The Birrin are an egg laying species, and clutches typically contain 3 or 4 eggs which hatch within days of each other to reveal small, hungry and fuzzy chicks. The young birrin have several adaptations evolved to aid their survival in the humid and life filled swamps in which the species first evolved. The short hair covering their small bodies is a dense mat of fibers designed to keep the myriad nest parasites from gaining access to their skin, while the conspicuous stripes allow birrin parents to immediately locate their young on foraging trips. This fur, while useful, poses an overheating problem in the tropical climate and so the undersides of the large dorsal ‘wings’ are highly vascular and by holding them out from the body the young can cool themselves.The fur is shed in stages, first falling away from the lower limbs to prevent mud from the wet forest floor fouling the fibers.The other major adaptation youthful birrin possess are large patterned plate-like growths around the base of each eye stalk, and covering part of the breathing apparatus: These plates not only help deny access to certain parasites but are also used to elicit feeding behaviour from the adults when displayed around the open mouth.Most modern birrin, having long since industrialised, rarely brood traditionally but often use communal incubators or hired nannies to warm eggs during gestation. Indeed the fur, once useful for parasite control, is now a hindrance in the hot modern climate of Chriirah and in some regions is shaved off soon after birth to keep the chicks cool.Depicted here are two young birrin recently out of the nest and already engaging in the boisterous play behaviours that will prepare them for their often dynamic, active lives.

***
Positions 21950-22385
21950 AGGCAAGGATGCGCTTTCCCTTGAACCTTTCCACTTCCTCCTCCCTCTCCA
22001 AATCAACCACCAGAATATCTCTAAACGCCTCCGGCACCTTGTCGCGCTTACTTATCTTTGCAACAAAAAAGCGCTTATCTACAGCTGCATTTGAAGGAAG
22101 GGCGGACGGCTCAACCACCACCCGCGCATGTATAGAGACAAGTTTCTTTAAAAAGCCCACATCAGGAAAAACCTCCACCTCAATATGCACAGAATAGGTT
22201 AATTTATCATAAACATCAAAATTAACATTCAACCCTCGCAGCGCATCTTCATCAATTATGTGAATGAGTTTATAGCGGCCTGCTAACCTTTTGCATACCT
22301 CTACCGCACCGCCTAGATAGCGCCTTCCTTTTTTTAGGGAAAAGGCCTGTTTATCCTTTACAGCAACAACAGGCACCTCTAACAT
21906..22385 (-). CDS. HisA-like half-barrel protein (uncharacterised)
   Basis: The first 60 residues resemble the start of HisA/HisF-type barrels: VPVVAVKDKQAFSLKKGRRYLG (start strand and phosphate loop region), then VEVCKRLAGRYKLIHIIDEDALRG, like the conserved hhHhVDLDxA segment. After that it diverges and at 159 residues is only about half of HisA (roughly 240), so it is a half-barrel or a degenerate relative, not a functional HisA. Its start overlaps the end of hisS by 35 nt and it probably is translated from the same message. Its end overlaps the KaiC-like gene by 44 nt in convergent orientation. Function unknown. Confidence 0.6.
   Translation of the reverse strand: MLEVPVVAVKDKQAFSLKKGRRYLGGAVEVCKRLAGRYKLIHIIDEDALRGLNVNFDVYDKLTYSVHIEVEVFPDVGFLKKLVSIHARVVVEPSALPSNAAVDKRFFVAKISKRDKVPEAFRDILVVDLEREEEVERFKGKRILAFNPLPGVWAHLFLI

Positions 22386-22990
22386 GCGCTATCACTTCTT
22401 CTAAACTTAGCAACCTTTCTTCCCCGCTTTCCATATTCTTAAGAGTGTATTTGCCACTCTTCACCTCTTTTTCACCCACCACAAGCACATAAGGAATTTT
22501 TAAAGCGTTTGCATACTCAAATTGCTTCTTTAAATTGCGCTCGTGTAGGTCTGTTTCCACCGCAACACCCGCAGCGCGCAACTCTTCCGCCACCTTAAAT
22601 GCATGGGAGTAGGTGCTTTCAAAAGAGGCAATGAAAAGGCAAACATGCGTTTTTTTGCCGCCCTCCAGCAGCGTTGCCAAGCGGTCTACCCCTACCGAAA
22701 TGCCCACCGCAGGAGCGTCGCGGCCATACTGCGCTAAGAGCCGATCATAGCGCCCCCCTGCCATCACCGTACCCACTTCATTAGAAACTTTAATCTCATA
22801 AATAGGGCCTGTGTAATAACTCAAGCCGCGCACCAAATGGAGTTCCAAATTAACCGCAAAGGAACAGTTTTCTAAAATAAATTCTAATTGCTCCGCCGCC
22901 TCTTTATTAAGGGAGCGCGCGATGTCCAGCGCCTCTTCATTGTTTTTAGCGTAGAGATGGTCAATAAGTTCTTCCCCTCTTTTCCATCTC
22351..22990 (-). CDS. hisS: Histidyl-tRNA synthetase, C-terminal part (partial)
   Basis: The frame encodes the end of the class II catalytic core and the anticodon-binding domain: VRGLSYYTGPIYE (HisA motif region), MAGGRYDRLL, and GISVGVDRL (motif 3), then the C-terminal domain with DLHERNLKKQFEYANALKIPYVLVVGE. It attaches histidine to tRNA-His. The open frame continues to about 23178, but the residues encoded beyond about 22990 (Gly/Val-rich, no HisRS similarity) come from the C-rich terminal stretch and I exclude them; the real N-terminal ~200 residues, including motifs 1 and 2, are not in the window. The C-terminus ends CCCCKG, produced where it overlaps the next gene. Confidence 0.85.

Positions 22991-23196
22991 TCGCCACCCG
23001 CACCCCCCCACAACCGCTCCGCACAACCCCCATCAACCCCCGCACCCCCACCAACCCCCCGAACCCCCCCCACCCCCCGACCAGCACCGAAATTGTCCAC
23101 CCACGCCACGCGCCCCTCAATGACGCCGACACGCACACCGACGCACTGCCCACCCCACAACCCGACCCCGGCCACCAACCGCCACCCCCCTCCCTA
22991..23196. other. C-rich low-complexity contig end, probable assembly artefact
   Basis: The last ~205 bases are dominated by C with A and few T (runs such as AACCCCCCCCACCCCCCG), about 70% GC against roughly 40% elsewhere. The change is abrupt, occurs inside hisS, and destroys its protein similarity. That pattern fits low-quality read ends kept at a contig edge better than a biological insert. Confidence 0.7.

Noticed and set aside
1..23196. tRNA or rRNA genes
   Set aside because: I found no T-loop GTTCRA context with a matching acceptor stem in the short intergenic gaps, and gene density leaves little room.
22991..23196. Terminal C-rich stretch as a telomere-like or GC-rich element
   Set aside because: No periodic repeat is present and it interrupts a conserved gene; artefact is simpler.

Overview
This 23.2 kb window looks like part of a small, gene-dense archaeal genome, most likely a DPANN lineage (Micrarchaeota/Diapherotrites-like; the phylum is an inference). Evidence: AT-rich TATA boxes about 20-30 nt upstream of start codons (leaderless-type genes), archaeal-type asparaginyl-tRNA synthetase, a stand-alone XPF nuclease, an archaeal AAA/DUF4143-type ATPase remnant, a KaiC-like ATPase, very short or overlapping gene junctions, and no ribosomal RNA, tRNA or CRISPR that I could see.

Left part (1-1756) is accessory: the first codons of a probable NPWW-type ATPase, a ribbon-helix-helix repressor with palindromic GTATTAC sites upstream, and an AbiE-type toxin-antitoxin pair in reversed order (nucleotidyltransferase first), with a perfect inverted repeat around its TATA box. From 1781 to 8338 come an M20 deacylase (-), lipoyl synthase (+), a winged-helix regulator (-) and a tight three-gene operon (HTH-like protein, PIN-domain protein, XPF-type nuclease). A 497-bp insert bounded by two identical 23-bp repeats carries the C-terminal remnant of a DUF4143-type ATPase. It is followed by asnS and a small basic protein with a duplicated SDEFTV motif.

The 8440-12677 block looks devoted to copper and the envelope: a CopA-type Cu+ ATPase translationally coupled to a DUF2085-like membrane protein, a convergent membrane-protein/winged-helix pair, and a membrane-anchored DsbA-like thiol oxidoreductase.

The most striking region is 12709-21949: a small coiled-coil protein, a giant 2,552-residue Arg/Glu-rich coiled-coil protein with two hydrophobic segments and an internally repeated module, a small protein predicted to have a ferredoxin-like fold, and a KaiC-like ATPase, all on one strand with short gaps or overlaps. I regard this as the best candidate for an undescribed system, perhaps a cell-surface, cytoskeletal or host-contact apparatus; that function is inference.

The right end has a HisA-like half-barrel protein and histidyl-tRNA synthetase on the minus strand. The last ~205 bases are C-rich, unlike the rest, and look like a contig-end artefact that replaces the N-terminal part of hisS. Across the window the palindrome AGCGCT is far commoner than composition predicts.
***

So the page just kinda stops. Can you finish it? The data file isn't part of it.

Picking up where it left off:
alexriesart:

The Birrin are an egg laying species, and clutches typically contain 3 or 4 eggs which hatch within days of each other to reveal small, hungry and fuzzy chicks. 

The young birrin have several adaptations evolved to aid their survival in the humid and life filled swamps in which the species first evolved. The short hair covering their small bodies is a dense mat of fibers designed to keep the myriad nest parasites from gaining access to their skin, while the conspicuous stripes allow birrin parents to immediately locate their young on foraging trips. This fur, while useful, poses an overheating problem in the tropical climate and so the undersides of the large dorsal ‘wings’ are highly vascular and by holding them out from the body the young can cool themselves.

The fur is shed in stages, first falling away from the lower limbs to prevent mud from the wet forest floor fouling the fibers.

The other major adaptation youthful birrin possess are large patterned plate-like growths around the base of each eye stalk, and covering part of the breathing apparatus: These plates not only help deny access to certain parasites but are also used to elicit feeding behaviour from the adults when displayed around the open mouth.

Most modern birrin, having long since industrialised, rarely brood traditionally but often use communal incubators or hired nannies to warm eggs during gestation. Indeed the fur, once useful for parasite control, is now a hindrance in the hot modern climate of Chriirah and in some regions is shaved off soon after birth to keep the chicks cool.

Depicted here are two young birrin recently out of the nest and already engaging in the boisterous play behaviours that will prepare them for their often dynamic, active lives.

(via arma)

burnanana:

realmonstrosities:

The Shame-faced Crab looks ridiculous with its huge, armoured skirt and gigantic, face-covering claws…

But their appearance belies a remarkable ability to disappear beneath the seabed in seconds, leaving nothing but a pair of eyes poking up out of the floor.

Video source

me

(via rapemeagain)